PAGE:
View from Sapsucker Woods: The Birds Are Still There
By John W. FitzpatrickJanuary 11, 2017
From the Winter 2017 issue of Living Bird magazine. Subscribe now.
I gave the phrase “you can’t go home again” a moving and surprisingly uplifting test this past October by revisiting a piece of paradise I’d last lived in 31 years ago. In the early 1980s, several colleagues and I comprehensively surveyed the birds of the Cordillera del Pantiacolla, a mountain ridge bordering the Manu National Park in southeastern Peru. Camping for many weeks at a time at various elevations on those forested slopes, we grew to love that spectacular mountain as our home. I’ve been there in my dreams many times since those days, but my last expedition there was late in 1985 while my wife Molly was back home carrying our first child. Walking the mountain’s enchanted, mossy summit, I vowed to get that child back to this mountain someday. Sarah was born the following March.
My return trip was the brainstorm of former Cornell grad student Ben Freeman, who with his wife, Alexa, had painstakingly resurveyed two mountain transects in New Guinea 50 years after Jared Diamond’s surveys in the 1960s. Their landmark results demonstrated that bird communities had shifted substantially upslope as a consequence of climate change. Crested Satinbirds, for example, were one of a group of species that had moved more than 110 meters up the mountains. Do similar upslope shifts characterize tropical mountains elsewhere around the world?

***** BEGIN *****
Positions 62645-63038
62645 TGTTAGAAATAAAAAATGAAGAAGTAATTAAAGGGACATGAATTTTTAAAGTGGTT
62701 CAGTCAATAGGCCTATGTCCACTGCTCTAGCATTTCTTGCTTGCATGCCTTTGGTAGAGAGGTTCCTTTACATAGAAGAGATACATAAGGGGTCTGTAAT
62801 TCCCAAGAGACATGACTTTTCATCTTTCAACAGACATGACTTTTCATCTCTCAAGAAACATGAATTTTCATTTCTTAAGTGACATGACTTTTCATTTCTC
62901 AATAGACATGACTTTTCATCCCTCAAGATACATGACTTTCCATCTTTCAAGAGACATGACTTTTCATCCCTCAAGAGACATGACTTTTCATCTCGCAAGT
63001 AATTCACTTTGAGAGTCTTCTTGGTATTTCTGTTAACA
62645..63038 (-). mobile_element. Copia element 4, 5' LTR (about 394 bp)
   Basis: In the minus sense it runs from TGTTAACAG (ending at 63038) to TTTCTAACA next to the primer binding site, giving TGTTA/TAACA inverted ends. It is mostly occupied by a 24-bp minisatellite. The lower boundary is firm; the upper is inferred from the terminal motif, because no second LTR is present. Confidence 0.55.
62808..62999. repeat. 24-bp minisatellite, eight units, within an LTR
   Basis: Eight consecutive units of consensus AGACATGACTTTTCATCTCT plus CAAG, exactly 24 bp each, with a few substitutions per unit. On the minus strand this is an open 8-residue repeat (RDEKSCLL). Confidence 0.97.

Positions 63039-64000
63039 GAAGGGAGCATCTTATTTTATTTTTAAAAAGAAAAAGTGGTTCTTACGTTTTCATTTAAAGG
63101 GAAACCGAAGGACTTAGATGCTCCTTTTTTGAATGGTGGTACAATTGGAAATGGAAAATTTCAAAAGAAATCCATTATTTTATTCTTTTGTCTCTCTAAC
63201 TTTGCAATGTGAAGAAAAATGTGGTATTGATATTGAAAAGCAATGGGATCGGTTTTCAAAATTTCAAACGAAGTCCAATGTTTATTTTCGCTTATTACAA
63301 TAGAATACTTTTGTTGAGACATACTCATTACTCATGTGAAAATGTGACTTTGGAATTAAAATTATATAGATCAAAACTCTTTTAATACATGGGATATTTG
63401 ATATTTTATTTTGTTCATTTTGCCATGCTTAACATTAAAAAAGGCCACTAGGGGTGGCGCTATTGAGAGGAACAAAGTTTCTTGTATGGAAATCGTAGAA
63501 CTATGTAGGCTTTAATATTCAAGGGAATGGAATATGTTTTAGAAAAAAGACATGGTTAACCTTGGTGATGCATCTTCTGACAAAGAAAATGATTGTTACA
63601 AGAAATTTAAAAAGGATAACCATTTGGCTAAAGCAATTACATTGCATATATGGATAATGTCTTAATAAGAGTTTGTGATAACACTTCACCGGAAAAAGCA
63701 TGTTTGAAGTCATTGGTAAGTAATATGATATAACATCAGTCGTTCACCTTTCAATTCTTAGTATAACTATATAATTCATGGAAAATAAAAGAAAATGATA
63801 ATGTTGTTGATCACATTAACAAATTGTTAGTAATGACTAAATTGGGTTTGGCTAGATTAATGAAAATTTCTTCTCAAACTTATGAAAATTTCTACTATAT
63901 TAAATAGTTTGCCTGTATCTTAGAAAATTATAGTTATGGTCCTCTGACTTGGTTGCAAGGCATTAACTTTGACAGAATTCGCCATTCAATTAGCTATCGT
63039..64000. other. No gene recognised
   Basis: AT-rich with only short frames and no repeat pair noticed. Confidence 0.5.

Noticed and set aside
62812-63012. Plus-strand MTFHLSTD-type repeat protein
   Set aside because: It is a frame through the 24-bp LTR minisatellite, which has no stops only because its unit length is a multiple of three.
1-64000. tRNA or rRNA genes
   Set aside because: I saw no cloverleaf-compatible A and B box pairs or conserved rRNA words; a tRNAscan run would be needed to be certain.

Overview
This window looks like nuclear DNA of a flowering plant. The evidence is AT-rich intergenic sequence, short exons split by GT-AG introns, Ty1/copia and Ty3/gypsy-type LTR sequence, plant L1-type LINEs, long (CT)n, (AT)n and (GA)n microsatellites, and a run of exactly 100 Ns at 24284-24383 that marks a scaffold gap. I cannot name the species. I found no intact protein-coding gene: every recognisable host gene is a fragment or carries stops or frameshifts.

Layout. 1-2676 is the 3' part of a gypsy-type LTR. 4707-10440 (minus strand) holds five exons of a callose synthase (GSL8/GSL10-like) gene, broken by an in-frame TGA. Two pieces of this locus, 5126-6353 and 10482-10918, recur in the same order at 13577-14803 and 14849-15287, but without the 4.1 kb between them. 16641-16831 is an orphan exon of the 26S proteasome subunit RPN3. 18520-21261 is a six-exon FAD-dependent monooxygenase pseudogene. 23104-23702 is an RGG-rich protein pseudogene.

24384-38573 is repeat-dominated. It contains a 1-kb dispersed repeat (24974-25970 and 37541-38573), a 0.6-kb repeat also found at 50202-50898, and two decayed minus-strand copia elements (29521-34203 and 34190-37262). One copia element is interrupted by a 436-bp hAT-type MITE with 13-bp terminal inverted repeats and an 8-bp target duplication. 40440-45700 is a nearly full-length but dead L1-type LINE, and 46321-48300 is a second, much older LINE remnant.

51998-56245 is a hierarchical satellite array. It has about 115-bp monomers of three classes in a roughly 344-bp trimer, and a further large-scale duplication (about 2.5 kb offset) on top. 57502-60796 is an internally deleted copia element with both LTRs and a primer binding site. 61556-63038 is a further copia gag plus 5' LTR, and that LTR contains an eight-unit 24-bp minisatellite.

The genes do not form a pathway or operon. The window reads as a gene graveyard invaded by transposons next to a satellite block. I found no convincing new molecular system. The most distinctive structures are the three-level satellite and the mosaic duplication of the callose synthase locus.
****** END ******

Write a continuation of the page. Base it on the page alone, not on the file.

A resurvey of our Pantiacolla localities could answer this question, so Ben suggested that I help him identify the exact transect we surveyed in the 1980s. The timing for such a trip “back home” would be perfect for field-testing an audio monitoring device newly developed by the Cornell Lab’s bioacoustics team. Moreover, to my great joy, Sarah—now a 30-year-old biologist—jumped at the chance to experience her dad’s old stomping grounds.
Over recent decades the eastern Peruvian wilderness has been penetrated by controversial roads, oil extraction, logging, ecotourism, and rampant illegal gold-mining, so my trepidations were legion. Indeed, many biologists mourn after visiting field sites they’d studied back in their youth, only to discover how much they had changed. What I encountered, however, still took my breath away as we descended the eastern Andes to the lowlands below. Although clear signs of human population growth were visible throughout our journey, the Manu Road remains the world’s most spectacular route into tropical wilderness, and the Alto Madre de Dios is still an equally magnificent wilderness river. Travel is easier and safer than in the old days, and the ecotourist lodges we visited were rustic-superb. Most important, the majestic Pantiacolla remains covered in old-growth forest and still harbors its fully intact bird community, including all seven macaw species known from Peru. I was truly home again, Sarah made it to the summit, and our acoustic units functioned spectacularly despite being drenched by tropical deluges almost every day.
Back in Ithaca, I’ve been transporting myself to the Pantiacolla simply by donning headphones and listening to continuous recordings of soundscapes at two elevations. I’ve noted 78 bird species so far and am still working through the recordings. Applications of this new technology for conservation monitoring will be revolutionary, and I can go back to the magical sounds of home again any time I want to.
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